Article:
Nevertheless, proponents of weaker patent rights and heavier government regulation typically respond that Europeans pay lower prices for pharmaceuticals than Americans.  The problem is that you can only pay lower prices for drugs that are actually available to you, and Europeans do not possess nearly the same access to new lifesaving drugs that Americans do.  

According to official government data, Americans possessed 100% access to new medicines launched between 2011 and 2019.  Germans could access only 68% of new drugs during that same period, Britons 65%, French 55%, Canadians 52%, Japanese 49% and Australians 44%.  Moreover, Americans faced only a three-month delay in access to new medicines during that 2011 – 2019 period, whereas Germans waited 10 months, Britons 11 months, Canadians 15 months, Japanese 16 months, French 18 months and Australians 20 months.  So not only do Americans enjoy access to far more lifesaving new drugs, they also access them far more quickly.  

Consequently, survival rates for cancer and other deadly diseases are substantially higher in the U.S. than those counterpart advanced nations.  

And by the way, the myth that biopharmaceutical companies somehow enjoy outlandish profit margins is false.  Over recent years, they earned 4.6% (profits minus capital expenditures), compared to 61% for advertisers, 29.1% for aerospace and defense companies, 13.3% for automobile parts suppliers, 12.0% for food wholesalers, 7.9% for software companies and 6.8% for retailers generally.  Hardly the robber barons of all-too-common myth.  

Another oddly persistent myth is that pharmaceutical companies spend an outsized amount of money on needless advertising.  The truth is that, as of 2016, pharmaceutical R&D outpaced advertising expenses by $90.5 billion to $28.1 billion.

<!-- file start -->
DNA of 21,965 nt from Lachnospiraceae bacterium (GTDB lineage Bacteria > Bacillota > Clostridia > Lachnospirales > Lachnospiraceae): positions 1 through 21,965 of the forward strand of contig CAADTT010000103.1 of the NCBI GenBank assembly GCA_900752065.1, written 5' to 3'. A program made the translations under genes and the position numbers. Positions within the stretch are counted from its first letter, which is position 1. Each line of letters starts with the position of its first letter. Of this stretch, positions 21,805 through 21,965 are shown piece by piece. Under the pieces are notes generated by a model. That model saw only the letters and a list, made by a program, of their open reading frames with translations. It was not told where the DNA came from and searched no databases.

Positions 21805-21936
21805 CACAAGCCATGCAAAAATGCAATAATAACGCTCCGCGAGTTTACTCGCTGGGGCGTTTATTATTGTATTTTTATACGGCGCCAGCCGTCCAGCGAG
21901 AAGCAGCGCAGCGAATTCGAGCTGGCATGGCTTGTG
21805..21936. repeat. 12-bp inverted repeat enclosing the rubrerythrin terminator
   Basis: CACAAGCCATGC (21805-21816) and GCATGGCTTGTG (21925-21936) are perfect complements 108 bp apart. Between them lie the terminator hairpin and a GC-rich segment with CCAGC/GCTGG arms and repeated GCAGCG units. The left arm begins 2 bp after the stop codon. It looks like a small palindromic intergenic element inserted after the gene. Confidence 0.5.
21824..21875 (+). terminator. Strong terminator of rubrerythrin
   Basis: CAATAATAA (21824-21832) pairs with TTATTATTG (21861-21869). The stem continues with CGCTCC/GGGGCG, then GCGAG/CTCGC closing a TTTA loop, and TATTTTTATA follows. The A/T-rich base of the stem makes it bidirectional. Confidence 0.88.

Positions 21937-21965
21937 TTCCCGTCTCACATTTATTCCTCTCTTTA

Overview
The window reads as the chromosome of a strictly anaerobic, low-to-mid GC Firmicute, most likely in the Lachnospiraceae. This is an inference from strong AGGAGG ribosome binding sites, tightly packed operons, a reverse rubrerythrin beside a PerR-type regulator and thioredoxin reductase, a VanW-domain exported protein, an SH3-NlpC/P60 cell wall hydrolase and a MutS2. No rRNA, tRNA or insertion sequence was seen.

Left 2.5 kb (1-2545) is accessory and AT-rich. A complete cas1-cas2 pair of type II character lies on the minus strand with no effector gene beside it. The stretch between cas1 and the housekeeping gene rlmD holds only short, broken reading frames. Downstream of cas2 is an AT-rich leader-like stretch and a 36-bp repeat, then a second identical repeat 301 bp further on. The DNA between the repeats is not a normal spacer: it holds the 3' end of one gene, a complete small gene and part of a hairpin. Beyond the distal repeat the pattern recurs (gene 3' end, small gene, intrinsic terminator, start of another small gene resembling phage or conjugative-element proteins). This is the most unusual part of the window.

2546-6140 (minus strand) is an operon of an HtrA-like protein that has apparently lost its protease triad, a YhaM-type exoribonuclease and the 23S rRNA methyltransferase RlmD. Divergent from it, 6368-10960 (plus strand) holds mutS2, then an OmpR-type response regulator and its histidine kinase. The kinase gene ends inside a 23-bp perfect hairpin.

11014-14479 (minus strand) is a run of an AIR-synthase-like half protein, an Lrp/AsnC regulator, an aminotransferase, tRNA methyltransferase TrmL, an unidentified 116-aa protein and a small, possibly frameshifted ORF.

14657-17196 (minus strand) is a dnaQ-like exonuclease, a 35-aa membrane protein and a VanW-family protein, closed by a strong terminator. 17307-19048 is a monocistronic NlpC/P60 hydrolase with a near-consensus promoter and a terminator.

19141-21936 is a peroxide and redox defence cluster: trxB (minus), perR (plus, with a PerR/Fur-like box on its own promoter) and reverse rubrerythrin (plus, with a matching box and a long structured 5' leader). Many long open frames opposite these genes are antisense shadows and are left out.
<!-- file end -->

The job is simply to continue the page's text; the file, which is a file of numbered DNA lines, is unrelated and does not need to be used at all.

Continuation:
Most ironically, those in Congress and academia who foolishly target the U.S. pharmaceutical industry with heavier regulation and weaker patent rights seek to accomplish their goals through the Bayh-Dole Act of 1980, which The Economist magazine once labeled “possibly the most inspired piece of legislation to be enacted in America over the past half-century.”  The Act achieved that lofty status because it extended patent rights to universities and nonprofit research groups that received federal funds to assist their research.  As Information Technology and Innovation Foundation (ITIF) Vice President Stephen Ezell observed, that unleashed a torrent of innovation:  

Prior to the Bayh-Dole Act, when the federal government retained ownership of the innovations it funded, very few were ever commercially produced. Only 390 patents were awarded to universities in the year the act was passed. But in 2017, that number had increased to nearly 7,500. In fact, more than 100,000 patents have been issued to U.S. universities or nonprofit research institutes between 1996 and 2017, resulting in more than 420,000 inventions and 13,000 startup companies formed.  

The Bayh-Dole Act of 1980 succeeded because it incentivized innovation by expanding patent rights and unleashing market cooperation.  It would be a tragedy if activists in Congress and academia succeeded in using its provisions to reverse those gains, and threatened America’s lead in pharmaceutical innovation – which we continue to witness amid this pandemic – as a result.  

Quiz Question   
Who was the first American in space?
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—Philip Klein, Editor of National Review Online
— Philip Klein, Editor of National Review Online
 
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With regard to U.S. lawmaking, which one of the following is currently, in reality, the most powerful individual in the country?